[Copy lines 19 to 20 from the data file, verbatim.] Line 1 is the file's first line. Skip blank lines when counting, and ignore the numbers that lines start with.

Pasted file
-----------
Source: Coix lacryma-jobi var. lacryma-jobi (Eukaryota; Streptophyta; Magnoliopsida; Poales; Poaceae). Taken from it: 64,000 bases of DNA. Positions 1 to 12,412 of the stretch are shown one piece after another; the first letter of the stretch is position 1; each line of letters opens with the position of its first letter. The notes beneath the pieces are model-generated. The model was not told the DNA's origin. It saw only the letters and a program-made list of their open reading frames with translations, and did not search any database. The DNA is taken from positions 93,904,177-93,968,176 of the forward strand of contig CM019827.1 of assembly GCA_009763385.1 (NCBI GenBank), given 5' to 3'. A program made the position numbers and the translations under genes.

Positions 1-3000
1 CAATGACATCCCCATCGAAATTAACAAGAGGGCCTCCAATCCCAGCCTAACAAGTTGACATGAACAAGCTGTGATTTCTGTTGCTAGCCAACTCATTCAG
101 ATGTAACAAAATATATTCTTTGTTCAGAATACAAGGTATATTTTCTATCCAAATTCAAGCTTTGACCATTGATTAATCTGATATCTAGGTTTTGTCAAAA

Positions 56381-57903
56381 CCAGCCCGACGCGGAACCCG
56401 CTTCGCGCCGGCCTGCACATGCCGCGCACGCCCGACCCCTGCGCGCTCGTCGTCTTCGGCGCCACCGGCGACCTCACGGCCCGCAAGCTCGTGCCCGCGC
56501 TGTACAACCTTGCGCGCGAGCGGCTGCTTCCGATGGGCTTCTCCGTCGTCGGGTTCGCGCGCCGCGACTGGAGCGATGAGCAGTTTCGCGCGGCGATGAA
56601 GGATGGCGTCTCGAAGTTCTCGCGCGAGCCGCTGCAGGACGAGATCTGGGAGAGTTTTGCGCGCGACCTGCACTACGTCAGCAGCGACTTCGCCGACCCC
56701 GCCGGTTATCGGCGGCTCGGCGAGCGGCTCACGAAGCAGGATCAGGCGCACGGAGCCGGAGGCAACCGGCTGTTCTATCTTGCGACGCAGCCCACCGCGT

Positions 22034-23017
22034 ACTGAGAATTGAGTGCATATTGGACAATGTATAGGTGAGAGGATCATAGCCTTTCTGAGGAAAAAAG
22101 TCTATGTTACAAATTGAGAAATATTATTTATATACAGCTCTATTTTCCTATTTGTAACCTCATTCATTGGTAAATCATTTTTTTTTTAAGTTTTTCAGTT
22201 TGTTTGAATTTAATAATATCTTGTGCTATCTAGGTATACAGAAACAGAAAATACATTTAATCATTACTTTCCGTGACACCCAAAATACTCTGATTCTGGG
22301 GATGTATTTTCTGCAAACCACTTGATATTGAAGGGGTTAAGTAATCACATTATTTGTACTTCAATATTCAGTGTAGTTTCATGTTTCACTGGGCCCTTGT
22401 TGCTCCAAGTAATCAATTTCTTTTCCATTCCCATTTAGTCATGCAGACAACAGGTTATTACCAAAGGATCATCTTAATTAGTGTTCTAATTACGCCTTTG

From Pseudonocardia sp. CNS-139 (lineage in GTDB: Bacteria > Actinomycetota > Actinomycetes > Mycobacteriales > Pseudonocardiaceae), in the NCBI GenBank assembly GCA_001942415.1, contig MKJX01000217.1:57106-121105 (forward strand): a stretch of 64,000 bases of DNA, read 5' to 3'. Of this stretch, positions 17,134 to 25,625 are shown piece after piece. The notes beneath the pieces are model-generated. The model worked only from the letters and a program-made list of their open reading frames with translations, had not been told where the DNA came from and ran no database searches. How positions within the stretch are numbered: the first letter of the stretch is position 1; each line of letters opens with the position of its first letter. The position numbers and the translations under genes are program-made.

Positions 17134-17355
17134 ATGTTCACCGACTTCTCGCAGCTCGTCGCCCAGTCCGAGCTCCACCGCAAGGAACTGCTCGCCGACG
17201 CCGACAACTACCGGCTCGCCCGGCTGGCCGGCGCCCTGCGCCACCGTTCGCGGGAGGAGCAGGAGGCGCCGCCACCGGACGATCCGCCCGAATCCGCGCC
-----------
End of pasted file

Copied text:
17134 ATGTTCACCGACTTCTCGCAGCTCGTCGCCCAGTCCGAGCTCCACCGCAAGGAACTGCTCGCCGACG
17201 CCGACAACTACCGGCTCGCCCGGCTGGCCGGCGCCCTGCGCCACCGTTCGCGGGAGGAGCAGGAGGCGCCGCCACCGGACGATCCGCCCGAATCCGCGCC